Employers have a lot of new and evolving regulatory issues on their plate this year. Here are 10 to watch.
1. Sexual harassment prevention.
The Equal Employment Opportunity Commission is expected to continue its heightened enforcement of sexual discrimination claims this year as a result of the #MeToo movement. Moreover, state and city lawmakers across the country are expected to take up legislation addressing the issue. Last year, California, New York State, Delaware and New York City enacted mandates, including requirements to boost workplace sexual harassment prevention training.
2. Paid leave.
In 2019, additional states and cities are expected to join the more than 40 state and local jurisdictions that have already enacted paid leave laws, including for sick days as well as paid family leave laws. The latter are typically funded by employee and/or employer contributions and some legislation will likely mandate periodic reporting of deductions, employee hours worked and employee wages.
3. Federal support for retirement savings.
The Departments of Labor and Treasury are slated to propose regulations to ease the burdens small businesses face in offering retirement savings plans, as a result of President Trump’s August executive order. Meanwhile, incoming Chairman of the House Ways & Means Committee Rep. Richard Neal (D-MA) has indicated that he intends to make retirement legislation a priority. New legislation will likely contain provisions within several bipartisan bills introduced last year, including the Retirement Enhancement and Savings Act (RESA), Family Savings Act, Retirement, Savings and Other Tax Relief Act of 2018 and Taxpayer First Act of 2018.
4. Faster payments and the gig economy.
Gig workers in particular might see immediate payments as implementation of technology to enable faster payments for all workers gains further traction this year. Concomitant with this is the need for employers to ensure payments are safe and secure, in an effort to prevent fraud in this “24/7/365 environment.”
Cybersecurity continues to be a critical issue, and this year employers should remind workers that security and privacy is everyone's responsibility. Pointers to share: workers should log out of all browsers when leaving their desks; resist using a Social Security number as an identifier; utilize secure email when sending emails containing personally identifiable information; and discard confidential or proprietary information in a secure fashion, such as shredding.
6. Form W-4 changes.
The Internal Revenue Service is expected to issue an updated W-4 form to include the extensive changes required by the 2017 tax reform law. The complex nature of the changes pushed back the release of the updated form, which had been expected last year, so the 2019 W-4 is similar to the 2018 version. Many state tax agencies are also waiting on the updated federal form to determine if they should modify their own withholding processes based on the federal changes.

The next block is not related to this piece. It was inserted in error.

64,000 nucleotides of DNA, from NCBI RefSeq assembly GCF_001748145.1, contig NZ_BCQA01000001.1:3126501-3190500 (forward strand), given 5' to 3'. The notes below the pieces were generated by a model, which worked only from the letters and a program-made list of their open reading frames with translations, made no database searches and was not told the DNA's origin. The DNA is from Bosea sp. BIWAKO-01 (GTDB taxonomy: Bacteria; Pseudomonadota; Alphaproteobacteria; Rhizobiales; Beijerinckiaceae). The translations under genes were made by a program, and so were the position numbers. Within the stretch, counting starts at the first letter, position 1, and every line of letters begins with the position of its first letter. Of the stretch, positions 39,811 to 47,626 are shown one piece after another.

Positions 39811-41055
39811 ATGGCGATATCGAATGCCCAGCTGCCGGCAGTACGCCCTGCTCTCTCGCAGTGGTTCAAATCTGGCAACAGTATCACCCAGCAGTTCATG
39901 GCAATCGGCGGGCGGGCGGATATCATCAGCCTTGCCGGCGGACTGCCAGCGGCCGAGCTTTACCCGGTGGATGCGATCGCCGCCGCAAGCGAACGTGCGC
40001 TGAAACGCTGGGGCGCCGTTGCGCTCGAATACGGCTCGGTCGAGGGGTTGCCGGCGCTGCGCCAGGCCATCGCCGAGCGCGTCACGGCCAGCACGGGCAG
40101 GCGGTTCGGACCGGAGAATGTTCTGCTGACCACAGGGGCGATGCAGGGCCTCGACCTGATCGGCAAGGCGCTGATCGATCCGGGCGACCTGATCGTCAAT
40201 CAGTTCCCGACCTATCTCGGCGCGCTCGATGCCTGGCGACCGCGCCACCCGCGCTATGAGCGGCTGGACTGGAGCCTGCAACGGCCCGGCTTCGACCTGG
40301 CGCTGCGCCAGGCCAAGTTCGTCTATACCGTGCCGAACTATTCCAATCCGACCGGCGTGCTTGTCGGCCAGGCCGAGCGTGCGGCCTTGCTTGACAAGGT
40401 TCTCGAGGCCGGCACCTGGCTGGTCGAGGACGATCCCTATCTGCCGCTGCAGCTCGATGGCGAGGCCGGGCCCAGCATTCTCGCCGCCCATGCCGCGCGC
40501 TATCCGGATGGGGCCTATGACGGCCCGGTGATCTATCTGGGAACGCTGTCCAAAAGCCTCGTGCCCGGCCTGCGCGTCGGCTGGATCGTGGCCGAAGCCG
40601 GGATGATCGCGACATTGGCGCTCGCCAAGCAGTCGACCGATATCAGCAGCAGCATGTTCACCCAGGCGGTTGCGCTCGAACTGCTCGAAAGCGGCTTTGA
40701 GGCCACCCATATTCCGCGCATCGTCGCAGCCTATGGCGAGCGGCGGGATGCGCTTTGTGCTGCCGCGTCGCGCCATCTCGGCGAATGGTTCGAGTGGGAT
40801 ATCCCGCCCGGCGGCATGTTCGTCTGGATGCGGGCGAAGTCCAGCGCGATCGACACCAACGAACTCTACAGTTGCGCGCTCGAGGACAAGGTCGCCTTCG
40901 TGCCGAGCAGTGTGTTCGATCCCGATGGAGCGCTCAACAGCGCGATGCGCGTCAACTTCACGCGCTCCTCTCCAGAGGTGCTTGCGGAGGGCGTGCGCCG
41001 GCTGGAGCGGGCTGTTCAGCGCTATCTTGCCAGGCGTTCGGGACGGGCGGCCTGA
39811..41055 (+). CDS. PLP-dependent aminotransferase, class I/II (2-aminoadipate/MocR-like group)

7. State health care reform.
States are expected to tackle how they will support their Affordable Care Act health insurance markets in response to the removal of the federal individual mandate penalty. States might also determine how they will help employers in response to recent federal regulatory changes pertaining to association health plans, short-term limited duration insurance, health reimbursement arrangements, and Section 1332 state innovation waivers.
8. IRS enforcement of Employer Shared Responsibility (ESR).
The IRS continues its enforcement of the Employer Shared Responsibility (ESR) mandate, by mailing more 226J letters with the preliminary calculations for ESR payments. “Applicable large employers should ensure they complete the returns accurately,” Paychex writes, “as the process of responding to 226J letters and follow-up IRS correspondence is time-consuming and onerous, requiring review of complex data gathered across multiple departments including payroll, human resources, and benefits.”
9. Impactful rulemaking from the Department of Labor.
In March, the Labor Department’s Wage and Hour Division is expected to release its proposal to revise the overtime regulations, widely anticipated by employers. This year the agency should also release proposals to clarify, update, and define regular rate of pay. These proposals, which should impact employers of all sizes, might also push states to respond as well.
10. National Labor Relations Board to set joint employer standard through rulemaking.
This year the National Labor Relations Board is set to release its final rule defining joint employer status under the National Labor Relations Act. The board has changed its official position on the standard for joint employment three times in the past three years, but is expected to restore its pre-Browning-Ferris Inc. standard.
From increased sexual harassment enforcement brought on by the #MeToo movement, to possible new laws and regulations to make it easier for small employers to offer retirement savings plans, to the implementation of faster payment technology — particularly for gig workers, employers have a lot on their plate to potentially digest this new year.
“This new year brings with it a new class of legislators and a set of issues — both new and old — that these legislators will focus on at the federal, state, and local levels,” says Paychex president and CEO Martin Mucci. “It can be challenging for business owners and HR managers to keep up with the constantly evolving legislative and regulatory landscape. Our annual summary of the year’s most important developments is designed to give an overview of the items expected to be most impactful in 2019.”
Click through the slideshow above to read about Paychex’s “10 regulatory issues for small businesses in 2019:”
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